Project description:Non-cystic fibrosis bronchiectasis is characterized by the irreversible dilatation of the medium-sized bronchi as a result of airway injury from recurrent or chronic inflammation and lower respiratory tract infections. Bronchiectasis airways are commonly colonized with bacterial species. Infections of the airways play important role in bronchiectasis exacerbations. The non-specific prevention of recurrent airway infections by immunostimulating agents has gained growing interest. OM-85, consisting of extracts of eight kinds of bacteria important in respiratory infections, could support the respiratory tract resistance to the pathogens. OM-85 has been shown to be a benefit by decreasing the risk of acute exacerbation of chronic obstructive pulmonary disease (COPD) in several perspective clinical trials. Exacerbation of bronchiectasis substantially contributes to a more rapid decline in lung function, reduced quality of life, and healthcare costs. In this context, we plan to conduct a clinical trial to investigate the PReventive effect of OM-85 on Bronchiectasis Exacerbation in Chinese patients (iPROBE).This study is designed as a prospective, randomized, double blind, placebo-controlled multicenter trial. A total of 244 patients with bronchiectasis, who have had at least one exacerbation of bronchiectasis in the previous year, will be included. The subjects will randomly receive two courses of 7 mg of OM-85 or a matching placebo. The treatment dose of OM-85 will be one daily capsule taken orally for 10 days each month for 3 consecutive months at the beginning of the study, followed by 3 months of no drug. This schedule will repeat until the patient has been seen for one year.We will investigate whether long-term treatment with an oral immunostimulant (OM-85) could decrease exacerbations of bronchiectasis over a one-year period. We will also assess other relevant outcomes, including the rate of event-based exacerbation, lung function parameters, and total scores judged by the St George's respiratory questionnaire, Leicester cough questionnaire, and inflammatory index. We hope that this study will provide new information on the preventive effects of OM-85 on bronchiectasis exacerbations and will address a knowledge gap for this understudied disease.This study is registered at http://www.clinicaltrials.gov (identifier NCT01968421) on 19 October 2013.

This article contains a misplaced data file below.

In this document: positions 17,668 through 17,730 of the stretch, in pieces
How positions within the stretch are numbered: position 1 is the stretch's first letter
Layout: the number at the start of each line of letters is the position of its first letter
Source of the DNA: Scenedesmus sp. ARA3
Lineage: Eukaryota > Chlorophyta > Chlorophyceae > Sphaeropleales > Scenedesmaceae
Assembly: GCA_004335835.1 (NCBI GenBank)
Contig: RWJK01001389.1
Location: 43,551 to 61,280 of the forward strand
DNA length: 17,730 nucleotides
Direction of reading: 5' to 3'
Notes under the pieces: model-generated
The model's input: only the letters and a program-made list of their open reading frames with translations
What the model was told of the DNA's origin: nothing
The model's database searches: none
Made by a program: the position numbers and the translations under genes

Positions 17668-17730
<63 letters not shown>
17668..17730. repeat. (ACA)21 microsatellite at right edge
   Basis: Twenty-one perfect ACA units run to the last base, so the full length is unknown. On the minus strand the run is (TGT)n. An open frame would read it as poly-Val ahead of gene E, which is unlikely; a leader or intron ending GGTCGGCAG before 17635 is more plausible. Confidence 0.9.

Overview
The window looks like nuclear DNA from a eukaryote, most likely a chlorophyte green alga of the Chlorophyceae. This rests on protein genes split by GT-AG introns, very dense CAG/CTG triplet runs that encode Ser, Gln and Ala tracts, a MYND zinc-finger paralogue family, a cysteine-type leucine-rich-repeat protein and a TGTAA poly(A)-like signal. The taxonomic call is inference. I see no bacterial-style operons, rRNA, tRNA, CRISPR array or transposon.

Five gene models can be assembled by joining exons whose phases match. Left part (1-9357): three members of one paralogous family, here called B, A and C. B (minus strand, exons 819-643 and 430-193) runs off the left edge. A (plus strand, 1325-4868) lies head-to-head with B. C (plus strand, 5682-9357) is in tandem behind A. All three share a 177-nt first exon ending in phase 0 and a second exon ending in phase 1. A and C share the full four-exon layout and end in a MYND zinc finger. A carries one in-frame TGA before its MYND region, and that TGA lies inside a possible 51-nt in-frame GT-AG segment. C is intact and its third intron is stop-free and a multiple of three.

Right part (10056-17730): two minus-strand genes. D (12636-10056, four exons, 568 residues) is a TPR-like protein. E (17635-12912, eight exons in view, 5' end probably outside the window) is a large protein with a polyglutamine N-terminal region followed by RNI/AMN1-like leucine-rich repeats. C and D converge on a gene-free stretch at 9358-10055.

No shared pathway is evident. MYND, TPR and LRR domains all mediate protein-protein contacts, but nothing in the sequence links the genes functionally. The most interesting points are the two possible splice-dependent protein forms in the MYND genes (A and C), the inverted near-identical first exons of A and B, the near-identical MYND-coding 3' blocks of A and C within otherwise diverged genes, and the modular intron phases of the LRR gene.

Project description:Cough in bronchiectasis is associated with significant impairment in health status. This study aimed to quantify cough frequency objectively with a cough monitor and investigate its relationship with health status. A secondary aim was to identify clinical predictors of cough frequency.Fifty-four patients with bronchiectasis were compared with thirty-five healthy controls. Objective 24-h cough, health status (cough-specific: Leicester Cough Questionnaire LCQ and bronchiectasis specific: Bronchiectasis Health Questionnaire BHQ), cough severity and lung function were measured. The clinical predictors of cough frequency in bronchiectasis were determined in a multivariate analysis.Objective cough frequency was significantly raised in patients with bronchiectasis compared to healthy controls [geometric mean (standard deviation)] 184.5 (4.0) vs. 20.6 (3.2) coughs/24-h; mean fold-difference (95% confidence interval) 8.9 (5.2, 15.2); p < 0.001 and they had impaired health status. There was a significant correlation between objective cough frequency and subjective measures; LCQ r = -0.52 and BHQ r = -0.62, both p < 0.001. Sputum production, exacerbations (between past 2 weeks to 12 months) and age were significantly associated with objective cough frequency in multivariate analysis, explaining 52% of the variance (p < 0.001). There was no statistically significant association between cough frequency and lung function.Cough is a common and significant symptom in patients with bronchiectasis. Sputum production, exacerbations and age, but not lung function, were independent predictors of cough frequency. Ambulatory objective cough monitoring provides novel insights and should be further investigated as an outcome measure in bronchiectasis.